The airport of the future could see physical checks and lengthy waiting times become a thing of the past, according to new research which looks at technologies currently in development. The research has been carried out by Airport Parking and Hotels, who looked at technologies currently being developed and trialled at airports around the world. They also consulted with academics at Imperial College London, as well as Future Travel Experience editor, Ryan Ghee, who was heavily involved with the report.
As staffed check-in desks are expected to be phased out in favour of online check-in or self-service desks, passengers could also be issued with biometric tokens which act as both a passport, boarding pass and form of ID for the duration of their journey. Rather than being a physical “token,” it would then be stored within the passengers’ smartphones. Many airlines, especially low-cost airlines such as EasyJet and RyanAir, already use these measures, but the research suggests that these measures could become standardised soon. The check-in process could also involve biometric scanners, which use facial features, fingerprints and iris patterns to verify the identity of a passenger. This technology is already being trialled at airports including London Heathrow and Schiphol in Amsterdam, and is proving to be faster and more reliable than traditional passport checks, as the information can be passed on to immigration and security in order to streamline departures and arrivals.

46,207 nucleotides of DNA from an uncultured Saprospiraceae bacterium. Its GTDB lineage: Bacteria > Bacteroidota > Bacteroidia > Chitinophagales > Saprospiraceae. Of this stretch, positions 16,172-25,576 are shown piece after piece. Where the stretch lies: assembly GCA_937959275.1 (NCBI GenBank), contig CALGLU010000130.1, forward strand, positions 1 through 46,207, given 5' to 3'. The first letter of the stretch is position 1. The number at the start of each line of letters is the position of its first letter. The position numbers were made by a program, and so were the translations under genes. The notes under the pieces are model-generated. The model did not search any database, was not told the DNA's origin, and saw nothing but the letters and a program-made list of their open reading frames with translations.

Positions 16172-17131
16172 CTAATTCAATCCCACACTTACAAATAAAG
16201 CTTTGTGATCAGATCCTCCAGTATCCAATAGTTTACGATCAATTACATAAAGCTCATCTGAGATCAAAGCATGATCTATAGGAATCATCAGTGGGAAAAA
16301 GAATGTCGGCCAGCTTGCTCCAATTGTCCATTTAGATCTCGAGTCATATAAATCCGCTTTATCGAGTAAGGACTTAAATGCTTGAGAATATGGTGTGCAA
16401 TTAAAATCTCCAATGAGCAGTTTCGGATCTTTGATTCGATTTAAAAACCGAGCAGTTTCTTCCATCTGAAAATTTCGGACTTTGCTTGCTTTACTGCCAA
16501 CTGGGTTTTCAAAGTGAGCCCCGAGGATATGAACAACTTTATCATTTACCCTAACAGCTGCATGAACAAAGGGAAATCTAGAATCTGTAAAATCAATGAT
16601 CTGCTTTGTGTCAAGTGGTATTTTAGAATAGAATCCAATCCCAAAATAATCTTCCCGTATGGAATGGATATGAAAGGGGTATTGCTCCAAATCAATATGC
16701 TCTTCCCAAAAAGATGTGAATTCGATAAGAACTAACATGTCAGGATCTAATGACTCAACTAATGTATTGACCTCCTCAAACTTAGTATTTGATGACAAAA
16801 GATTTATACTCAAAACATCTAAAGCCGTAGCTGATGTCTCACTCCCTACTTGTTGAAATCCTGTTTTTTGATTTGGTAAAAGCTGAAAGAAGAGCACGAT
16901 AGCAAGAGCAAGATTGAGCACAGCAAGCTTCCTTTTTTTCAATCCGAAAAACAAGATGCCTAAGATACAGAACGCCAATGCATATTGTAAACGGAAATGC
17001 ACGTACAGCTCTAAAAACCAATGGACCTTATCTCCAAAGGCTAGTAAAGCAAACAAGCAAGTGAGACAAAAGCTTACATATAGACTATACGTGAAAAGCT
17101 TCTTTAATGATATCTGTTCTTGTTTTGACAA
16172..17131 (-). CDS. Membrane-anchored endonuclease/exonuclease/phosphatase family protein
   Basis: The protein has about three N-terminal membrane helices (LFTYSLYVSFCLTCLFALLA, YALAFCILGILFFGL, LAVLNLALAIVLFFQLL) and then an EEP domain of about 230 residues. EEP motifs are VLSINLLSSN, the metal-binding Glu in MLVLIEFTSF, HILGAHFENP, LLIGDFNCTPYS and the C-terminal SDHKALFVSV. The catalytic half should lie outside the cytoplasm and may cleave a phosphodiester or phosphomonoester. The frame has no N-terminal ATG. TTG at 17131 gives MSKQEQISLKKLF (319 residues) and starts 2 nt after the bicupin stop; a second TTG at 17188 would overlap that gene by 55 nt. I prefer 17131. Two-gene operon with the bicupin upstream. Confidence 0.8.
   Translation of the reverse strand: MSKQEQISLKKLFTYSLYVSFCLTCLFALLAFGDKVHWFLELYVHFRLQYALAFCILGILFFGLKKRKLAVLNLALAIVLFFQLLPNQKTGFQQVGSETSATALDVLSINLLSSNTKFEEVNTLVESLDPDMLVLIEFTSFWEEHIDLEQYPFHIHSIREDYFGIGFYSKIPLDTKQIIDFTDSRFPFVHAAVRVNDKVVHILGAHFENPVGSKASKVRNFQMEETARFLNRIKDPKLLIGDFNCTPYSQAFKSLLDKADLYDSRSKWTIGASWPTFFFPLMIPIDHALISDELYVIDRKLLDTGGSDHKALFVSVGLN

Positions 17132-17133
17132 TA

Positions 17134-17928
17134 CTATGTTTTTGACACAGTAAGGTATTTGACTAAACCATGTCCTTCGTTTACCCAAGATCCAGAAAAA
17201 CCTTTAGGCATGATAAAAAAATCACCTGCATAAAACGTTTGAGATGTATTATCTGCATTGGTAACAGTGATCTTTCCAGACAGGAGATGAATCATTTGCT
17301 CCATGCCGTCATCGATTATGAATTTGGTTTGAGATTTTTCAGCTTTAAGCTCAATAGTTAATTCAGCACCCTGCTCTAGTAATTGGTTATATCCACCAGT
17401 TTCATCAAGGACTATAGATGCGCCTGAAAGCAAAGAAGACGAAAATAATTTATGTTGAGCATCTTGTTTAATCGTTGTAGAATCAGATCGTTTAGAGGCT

“I think we’re likely to see airports reflecting the destination they serve more and more”
Meanwhile, physical checks for contraband items could be replaced by laser molecular body scanners. Originally developed to be used in medicine, the scanners can provide information on a molecular level from up to 50 metres away, meaning that even very small amounts of contraband or dangerous chemicals can be detected in passengers’ clothing or luggage. Other types of scanners would be able to flag up any individuals acting suspiciously by reading body language, or alert staff in case any passengers need assistance. Bag drop-off and collection could also be set to change, as drop-off points connected to high-speed conveyor belts would be situated everywhere from airport car parks and train stations to restaurants and coffee shops. Chips embedded in the luggage or on attached tags would then be able track the bags by radio frequency, and send a notification to the passenger’s smartphone when ready for collection.
Finally, touchscreen shopping could provide passengers with a personalised virtual shopping centre to suit their different tastes and needs; outdoor features such as waterfalls and woodland could be brought inside to highlight airports’ roles as environmentally conscious destinations, and virtual assistants could be on hand to advise on everything from local sights to where the toilets are.